Grief is a funny thing. I read somewhere that you don’t work through it; that it works through you. I read that it is a manifestation of love; there is no grief without love. That sounds about right. It comes in waves. Some days you can feel remarkably alright. Other days it is all you can do to take a shower and eat enough. It would be easier if you could have some advance notice on which days would be which.
I never really thought about my dad dying. I mean, I guess I did, in an abstract sort of way, the way that all adult children know that that their parents won’t live forever. But not in any real, tangible way. My grandmother had other heart attacks before the end, and my grandfather had other strokes before the end, so I guess I was just expecting some sort of warning before it came. I don’t know which is easier, having no warning but knowing he didn’t have to suffer through some long, sad decline – or having the time to get used to the idea, but knowing he was in pain. And we don’t get to choose… You just get what you are given… That doesn’t stop us from going through all the “what-if’s”, does it?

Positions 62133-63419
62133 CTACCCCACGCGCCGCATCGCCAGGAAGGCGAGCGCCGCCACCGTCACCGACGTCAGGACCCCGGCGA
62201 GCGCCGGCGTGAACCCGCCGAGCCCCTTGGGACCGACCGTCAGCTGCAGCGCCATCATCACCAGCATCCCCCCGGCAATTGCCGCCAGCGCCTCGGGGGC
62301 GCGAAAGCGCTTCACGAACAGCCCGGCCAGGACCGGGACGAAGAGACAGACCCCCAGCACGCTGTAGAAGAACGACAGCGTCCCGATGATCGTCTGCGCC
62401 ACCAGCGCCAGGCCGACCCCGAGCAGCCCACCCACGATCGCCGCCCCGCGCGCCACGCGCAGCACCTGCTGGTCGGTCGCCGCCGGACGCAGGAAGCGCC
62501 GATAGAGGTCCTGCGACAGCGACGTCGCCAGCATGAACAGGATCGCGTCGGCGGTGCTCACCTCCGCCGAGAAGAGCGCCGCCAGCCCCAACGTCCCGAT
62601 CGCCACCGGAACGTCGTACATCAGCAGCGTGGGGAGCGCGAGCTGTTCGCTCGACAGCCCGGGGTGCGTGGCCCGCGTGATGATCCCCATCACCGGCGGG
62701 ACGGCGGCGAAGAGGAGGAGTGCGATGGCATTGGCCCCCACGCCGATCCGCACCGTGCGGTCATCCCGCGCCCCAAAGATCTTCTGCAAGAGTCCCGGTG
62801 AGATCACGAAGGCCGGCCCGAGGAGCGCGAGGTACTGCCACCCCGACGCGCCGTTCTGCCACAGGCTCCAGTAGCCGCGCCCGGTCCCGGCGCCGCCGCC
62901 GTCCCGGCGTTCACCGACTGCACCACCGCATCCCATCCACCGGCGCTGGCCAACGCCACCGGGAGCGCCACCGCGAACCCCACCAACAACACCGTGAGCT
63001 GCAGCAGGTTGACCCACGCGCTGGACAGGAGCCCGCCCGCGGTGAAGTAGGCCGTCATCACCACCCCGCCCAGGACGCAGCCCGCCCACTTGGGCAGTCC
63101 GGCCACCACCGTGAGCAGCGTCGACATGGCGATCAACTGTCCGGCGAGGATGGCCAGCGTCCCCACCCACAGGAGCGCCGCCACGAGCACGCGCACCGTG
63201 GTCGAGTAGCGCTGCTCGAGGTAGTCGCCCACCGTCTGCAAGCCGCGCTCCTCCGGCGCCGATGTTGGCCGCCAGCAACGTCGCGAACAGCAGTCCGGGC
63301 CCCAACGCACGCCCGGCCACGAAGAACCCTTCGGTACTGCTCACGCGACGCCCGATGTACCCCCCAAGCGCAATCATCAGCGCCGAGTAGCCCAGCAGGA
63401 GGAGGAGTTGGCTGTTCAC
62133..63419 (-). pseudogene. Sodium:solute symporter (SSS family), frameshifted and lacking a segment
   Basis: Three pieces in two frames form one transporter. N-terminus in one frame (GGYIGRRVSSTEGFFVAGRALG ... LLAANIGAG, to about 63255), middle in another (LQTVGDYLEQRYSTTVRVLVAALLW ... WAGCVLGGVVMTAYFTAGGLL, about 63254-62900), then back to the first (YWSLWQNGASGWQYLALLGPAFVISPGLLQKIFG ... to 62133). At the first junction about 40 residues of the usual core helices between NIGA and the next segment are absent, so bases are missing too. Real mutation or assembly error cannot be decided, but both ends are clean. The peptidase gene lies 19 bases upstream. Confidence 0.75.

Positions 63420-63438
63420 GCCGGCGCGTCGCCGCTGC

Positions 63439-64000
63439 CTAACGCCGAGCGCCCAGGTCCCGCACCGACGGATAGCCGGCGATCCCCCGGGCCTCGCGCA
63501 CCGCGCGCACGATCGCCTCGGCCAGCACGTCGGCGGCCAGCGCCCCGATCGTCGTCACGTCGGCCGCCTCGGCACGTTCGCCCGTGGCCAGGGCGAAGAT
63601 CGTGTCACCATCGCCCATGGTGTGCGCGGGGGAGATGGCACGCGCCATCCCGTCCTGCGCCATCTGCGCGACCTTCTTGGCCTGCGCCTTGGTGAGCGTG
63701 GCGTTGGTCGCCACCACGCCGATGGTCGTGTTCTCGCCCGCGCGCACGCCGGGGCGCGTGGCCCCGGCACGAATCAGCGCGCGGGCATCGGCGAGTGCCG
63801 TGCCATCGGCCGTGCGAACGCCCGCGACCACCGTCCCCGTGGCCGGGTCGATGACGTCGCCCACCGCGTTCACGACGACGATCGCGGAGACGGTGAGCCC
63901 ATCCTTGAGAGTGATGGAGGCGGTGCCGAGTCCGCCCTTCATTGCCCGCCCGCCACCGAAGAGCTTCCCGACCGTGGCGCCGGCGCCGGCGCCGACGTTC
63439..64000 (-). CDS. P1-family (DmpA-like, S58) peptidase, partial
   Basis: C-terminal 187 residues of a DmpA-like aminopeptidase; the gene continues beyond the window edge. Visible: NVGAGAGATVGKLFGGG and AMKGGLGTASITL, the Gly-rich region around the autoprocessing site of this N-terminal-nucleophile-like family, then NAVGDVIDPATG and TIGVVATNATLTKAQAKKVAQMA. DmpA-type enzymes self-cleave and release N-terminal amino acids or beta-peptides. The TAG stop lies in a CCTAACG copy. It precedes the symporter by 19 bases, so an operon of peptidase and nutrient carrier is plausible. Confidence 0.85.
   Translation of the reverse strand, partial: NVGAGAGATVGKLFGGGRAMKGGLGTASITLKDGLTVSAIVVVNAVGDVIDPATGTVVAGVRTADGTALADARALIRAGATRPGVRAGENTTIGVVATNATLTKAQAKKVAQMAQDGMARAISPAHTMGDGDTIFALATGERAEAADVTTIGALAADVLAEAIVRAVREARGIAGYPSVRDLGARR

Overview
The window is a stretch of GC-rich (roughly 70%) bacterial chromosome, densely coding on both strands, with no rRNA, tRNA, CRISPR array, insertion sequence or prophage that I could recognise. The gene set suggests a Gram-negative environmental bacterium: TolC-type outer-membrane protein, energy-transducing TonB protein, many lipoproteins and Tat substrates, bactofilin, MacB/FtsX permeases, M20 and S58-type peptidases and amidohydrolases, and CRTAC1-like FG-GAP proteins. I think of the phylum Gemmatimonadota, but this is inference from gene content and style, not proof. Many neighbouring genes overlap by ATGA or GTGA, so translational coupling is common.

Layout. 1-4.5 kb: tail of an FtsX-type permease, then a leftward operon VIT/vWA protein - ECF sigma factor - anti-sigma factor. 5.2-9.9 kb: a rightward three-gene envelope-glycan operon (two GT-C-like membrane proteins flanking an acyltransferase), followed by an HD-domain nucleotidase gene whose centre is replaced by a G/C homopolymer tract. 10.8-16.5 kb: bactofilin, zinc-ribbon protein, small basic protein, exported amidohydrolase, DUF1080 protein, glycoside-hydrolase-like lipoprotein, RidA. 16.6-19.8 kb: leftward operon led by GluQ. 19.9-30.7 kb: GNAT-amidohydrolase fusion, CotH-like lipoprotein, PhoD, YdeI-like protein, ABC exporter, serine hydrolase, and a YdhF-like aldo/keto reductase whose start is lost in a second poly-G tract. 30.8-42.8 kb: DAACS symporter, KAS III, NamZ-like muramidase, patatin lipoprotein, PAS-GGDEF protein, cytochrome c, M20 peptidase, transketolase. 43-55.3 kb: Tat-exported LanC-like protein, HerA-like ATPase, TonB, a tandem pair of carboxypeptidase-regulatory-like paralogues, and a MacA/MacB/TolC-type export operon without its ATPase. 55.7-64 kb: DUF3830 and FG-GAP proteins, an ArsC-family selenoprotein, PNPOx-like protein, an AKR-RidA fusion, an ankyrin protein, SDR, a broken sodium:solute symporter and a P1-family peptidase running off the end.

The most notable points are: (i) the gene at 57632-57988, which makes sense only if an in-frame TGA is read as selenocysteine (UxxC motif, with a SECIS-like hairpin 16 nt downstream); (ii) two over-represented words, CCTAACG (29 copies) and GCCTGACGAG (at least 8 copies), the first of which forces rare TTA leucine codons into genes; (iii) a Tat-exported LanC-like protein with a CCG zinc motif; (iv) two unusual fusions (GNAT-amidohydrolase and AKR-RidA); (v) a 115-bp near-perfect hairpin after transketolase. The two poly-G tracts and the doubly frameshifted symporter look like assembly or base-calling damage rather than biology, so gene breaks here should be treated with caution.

Dad’s service was nice. “Nice.” That word we use to describe things that we have no interest in participating in, but no choice but to do. The pastor asked how many of us would rather be sitting at a wedding instead of Dad’s service, and I counted myself among that group, even though I don’t really like weddings much at all. But on a scale of weddings or funerals… I’m not a fan of baby showers either, if you must know the truth… I would rather have been anywhere else though, instead of listening to people talk about him in the past tense. I’m not ready for the past tense. Yet another thing about which I have no choice.
“You gave me a forever within the numbered days.” John Green, The Fault in Our Stars